China Joins International Financial Data Exchange to Take on Tax Evasion
Credit: Yicai Global
(Yicai Global) Sept. 5 — China’s tax authority will begin sharing residents’ financial investment data with around 100 countries this month in a bid to crack down on tax evasion.
The State Administration of Taxation will begin exchanging data to learn more about what Chinese citizens are doing with their money overseas, it said in a statement online. The move comes as part of the Common Reporting Standard, an international agreement covering tax information sharing which is backed by the Organization for Economic Cooperation and Development.
China pledged to bring in CRS at the G20 Meeting of Finance Ministers and Central Bank Governors in September 2014 with support from the State Council, China’s cabinet. It vowed at the time to start following the standards as of September this year. By sharing information about its own residents, China can gather data on income undisclosed by its citizens with overseas assets and incomes.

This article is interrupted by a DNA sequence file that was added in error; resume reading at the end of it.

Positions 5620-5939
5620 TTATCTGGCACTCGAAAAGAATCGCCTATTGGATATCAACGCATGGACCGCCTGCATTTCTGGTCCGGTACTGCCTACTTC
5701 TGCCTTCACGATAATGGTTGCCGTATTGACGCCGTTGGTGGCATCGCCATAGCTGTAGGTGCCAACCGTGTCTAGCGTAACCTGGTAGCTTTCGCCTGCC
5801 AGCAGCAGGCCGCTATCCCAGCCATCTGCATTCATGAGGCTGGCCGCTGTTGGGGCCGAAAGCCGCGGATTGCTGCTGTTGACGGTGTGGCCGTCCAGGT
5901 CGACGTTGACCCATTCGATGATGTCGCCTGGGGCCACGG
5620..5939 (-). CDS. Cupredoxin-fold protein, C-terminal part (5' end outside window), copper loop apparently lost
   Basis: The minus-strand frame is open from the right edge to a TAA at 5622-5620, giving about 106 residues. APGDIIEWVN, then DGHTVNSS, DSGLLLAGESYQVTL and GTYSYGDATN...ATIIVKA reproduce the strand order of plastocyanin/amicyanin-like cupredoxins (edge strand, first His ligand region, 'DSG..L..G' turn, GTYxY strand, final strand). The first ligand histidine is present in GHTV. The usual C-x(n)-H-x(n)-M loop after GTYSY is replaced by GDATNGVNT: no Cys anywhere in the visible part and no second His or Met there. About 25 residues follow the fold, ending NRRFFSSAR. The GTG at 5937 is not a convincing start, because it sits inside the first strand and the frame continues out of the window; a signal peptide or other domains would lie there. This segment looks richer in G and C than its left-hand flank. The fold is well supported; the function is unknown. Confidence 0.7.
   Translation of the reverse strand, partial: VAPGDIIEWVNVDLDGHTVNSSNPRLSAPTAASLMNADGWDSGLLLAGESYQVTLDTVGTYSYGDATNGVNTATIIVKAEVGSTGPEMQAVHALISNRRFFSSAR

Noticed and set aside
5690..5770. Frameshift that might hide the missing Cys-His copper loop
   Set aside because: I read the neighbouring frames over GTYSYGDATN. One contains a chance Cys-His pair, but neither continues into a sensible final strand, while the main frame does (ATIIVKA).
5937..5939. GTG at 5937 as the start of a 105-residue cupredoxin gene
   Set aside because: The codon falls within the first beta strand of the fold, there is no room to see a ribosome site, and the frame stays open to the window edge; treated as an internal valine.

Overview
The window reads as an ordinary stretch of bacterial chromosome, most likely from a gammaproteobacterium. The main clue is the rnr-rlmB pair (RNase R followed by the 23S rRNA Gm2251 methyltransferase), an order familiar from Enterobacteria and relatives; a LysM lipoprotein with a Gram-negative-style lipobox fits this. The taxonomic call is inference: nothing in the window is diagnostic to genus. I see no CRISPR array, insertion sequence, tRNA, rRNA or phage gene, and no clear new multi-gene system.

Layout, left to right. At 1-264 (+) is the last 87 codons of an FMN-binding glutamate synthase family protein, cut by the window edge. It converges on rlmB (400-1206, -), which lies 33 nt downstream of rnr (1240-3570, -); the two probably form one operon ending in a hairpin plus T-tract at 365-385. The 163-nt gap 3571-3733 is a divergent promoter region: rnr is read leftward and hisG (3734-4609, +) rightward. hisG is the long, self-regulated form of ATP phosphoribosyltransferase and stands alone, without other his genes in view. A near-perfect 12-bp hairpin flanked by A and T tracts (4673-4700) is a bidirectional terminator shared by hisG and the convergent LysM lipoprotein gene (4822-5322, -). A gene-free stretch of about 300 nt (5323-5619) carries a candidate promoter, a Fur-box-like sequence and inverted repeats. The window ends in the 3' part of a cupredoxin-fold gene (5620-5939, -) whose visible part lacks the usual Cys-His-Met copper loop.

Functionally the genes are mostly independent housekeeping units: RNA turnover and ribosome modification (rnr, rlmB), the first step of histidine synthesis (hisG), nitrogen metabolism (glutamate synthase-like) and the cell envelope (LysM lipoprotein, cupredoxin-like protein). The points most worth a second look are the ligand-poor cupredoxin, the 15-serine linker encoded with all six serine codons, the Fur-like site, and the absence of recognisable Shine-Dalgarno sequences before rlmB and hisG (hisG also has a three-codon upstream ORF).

The OECD said in July that September would see more than 100 jurisdictions sharing tax data via 3,200 bilateral exchange relationships — 500 more agreements than there were in April this year. Hong Kong, where mainland residents often purchase life insurance, is one of those jurisdictions, Beijing Youth Daily reported. If premiums reach a certain level, the special administrative region will need to disclose the policy to mainland authorities, helping them learn more about high-net-worth individuals and their insurance policies.
Some Chinese citizens also set up foreign shell companies to conduct investments and create family trusts overseas, the report added. Popular countries for doing so include Singapore, Hong Kong, New Zealand, the Cayman, Virgin and Cook Islands, and Guernsey — all of which have agreed to share data through the CRS.